Inside Slant

The Sports Xchange

October 16, 2018 at 8:33 pm.

Ducks face fourth consecutive Top 25 opponent

Entering the season, expectations were reasonable for Oregon. For a team on its third head coach in as many years, the Ducks wanted to win games they should, have no bad losses and end up around eight wins, putting them into a fairly competitive bowl game.

No. 12 Oregon (5-1, 2-1 Pac-12) is more than ahead of schedule.

“I just like the way Oregon football plays,” Oregon head coach Mario Cristobal said. “The investment is starting to pay off.”

Last Saturday’s 30-27 overtime victory over rival Washington signified the Ducks’ growth and their ability to overcome adversity. And here comes more potential adversity — a Saturday game against No. 25 Washington State, which will be extra hyped because of an appearance from ESPN’s College Football GameDay show.

Washington State is 5-1 overall, 2-1 in the Pac-12.

“Coach Leach has done an incredible job everywhere he’s been,” Cristobal said of Washington State head coach Mike Leach. “He really knows how to attack defenses — he knows where the holes are and the way that offense is designed, that offense is designed to expose those holes.”

Beyond schemes and play calling, mentality will be an important factor for Oregon, which has quickly moved from hunter to hunted in the Pac-12 North.

“You always address it because it’s out there and they’re going to hear it, they’re always going to hear that,” Cristobal said of Oregon winning. “But immediately bring it right back down to earth — focus that we use every single week is understanding that we need to win tomorrow’s practice.”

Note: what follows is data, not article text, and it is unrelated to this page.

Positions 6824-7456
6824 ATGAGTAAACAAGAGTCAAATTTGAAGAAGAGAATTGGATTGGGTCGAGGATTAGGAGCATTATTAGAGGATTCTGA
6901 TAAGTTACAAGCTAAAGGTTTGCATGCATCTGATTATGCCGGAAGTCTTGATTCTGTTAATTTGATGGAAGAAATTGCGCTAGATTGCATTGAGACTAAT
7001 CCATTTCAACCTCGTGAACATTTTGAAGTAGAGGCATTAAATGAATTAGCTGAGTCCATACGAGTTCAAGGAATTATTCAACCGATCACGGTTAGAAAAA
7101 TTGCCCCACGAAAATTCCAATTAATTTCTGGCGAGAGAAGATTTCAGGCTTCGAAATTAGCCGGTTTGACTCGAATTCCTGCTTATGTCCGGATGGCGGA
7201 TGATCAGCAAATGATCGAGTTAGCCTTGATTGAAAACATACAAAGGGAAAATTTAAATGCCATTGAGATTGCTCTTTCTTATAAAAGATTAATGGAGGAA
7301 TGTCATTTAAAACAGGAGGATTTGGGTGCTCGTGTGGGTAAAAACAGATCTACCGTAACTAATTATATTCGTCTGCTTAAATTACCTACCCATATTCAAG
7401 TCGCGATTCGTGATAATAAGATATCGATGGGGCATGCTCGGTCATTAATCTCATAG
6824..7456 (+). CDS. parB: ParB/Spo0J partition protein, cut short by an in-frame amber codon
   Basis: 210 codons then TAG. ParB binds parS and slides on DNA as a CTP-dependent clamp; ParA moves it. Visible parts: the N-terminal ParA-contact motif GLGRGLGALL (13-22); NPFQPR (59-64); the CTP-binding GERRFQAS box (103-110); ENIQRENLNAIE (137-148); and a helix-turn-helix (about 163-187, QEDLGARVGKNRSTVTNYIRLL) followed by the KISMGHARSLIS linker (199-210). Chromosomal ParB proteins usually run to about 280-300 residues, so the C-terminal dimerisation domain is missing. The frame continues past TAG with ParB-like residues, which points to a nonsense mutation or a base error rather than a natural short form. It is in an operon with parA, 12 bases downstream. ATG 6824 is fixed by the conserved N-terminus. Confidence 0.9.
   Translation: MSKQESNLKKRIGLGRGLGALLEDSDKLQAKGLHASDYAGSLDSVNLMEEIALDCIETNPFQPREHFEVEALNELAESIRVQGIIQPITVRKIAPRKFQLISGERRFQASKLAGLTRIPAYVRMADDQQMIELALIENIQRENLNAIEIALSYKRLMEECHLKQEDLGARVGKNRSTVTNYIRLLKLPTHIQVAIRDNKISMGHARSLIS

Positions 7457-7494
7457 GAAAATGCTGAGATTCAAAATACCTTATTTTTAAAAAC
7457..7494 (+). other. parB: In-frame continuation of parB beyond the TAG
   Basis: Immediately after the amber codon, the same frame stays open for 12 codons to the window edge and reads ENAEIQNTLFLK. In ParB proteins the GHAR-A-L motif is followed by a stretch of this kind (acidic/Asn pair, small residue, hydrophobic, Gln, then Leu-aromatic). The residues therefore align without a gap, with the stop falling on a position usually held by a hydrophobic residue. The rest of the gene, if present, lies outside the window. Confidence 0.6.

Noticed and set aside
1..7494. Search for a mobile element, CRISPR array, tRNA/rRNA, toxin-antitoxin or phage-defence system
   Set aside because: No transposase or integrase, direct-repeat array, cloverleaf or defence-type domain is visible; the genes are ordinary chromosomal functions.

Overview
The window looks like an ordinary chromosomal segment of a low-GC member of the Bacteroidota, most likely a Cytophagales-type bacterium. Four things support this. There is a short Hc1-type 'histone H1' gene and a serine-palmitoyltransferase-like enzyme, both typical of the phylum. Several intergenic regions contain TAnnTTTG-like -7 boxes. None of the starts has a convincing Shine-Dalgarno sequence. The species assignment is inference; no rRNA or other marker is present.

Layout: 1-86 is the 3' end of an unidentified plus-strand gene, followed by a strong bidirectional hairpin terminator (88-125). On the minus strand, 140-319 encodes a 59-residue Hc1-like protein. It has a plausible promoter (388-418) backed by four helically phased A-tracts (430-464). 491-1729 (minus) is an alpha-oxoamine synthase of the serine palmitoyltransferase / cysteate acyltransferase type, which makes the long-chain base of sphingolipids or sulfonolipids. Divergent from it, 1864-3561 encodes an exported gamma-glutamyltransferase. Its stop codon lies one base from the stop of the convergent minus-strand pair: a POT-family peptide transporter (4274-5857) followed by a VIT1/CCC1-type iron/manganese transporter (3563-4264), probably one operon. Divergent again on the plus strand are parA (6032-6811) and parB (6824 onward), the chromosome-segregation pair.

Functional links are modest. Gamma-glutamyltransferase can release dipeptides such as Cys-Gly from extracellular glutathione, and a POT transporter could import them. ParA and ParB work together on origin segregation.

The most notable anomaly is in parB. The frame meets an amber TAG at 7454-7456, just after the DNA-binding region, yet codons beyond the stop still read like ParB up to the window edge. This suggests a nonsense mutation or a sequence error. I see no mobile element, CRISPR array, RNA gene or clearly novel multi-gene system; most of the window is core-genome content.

Saturday’s matchup will be the fourth consecutive Top 25 team the Ducks have faced. Oregon is 2-1 in those games, suffering a heart-breaking loss to Stanford before rebounding with victories over Cal and Washington. The Ducks are tied for first place in the Pac-12 North with Stanford, Washington and the Cougars.

“This thing is a tight race and going to be a tight race with how wide open the Pac-12 is, not to mention the North division,” Cristobal said.

Washington State and Oregon each average more than 40 points and 400 yards per game, Defensively, they each give up less than 25 points and 365 yards per game.

But they differ on how they reach those stats.

For the Ducks, it’s about balance between passing and running the ball. The more balanced they are offensively, the harder they are to predict and stop.

“They are kind of a running team, I think — they’re one that has that sense of balance that appeals to a lot of people … they’re 50-50ish,” Leach said. “They don’t run the quarterback quite as much; he throws more than some of their others have. But they’re similar type of athletes … a lot of team speed out there for them.”

As with any Leach-led offense, the Air Raid is the staple of the attack. The Cougars’ propensity for passing is something that has given the Ducks fits over the years because of their porous pass defenses.

“They like to throw the ball, it’s obvious. They’ve got the top passing offense in the conference, one of the best in the country, if not the best,” Cristobal said. “Our guys have to really just burn our eyes watching film and watching formations, watching everything that relates to what they’ve done to have success.”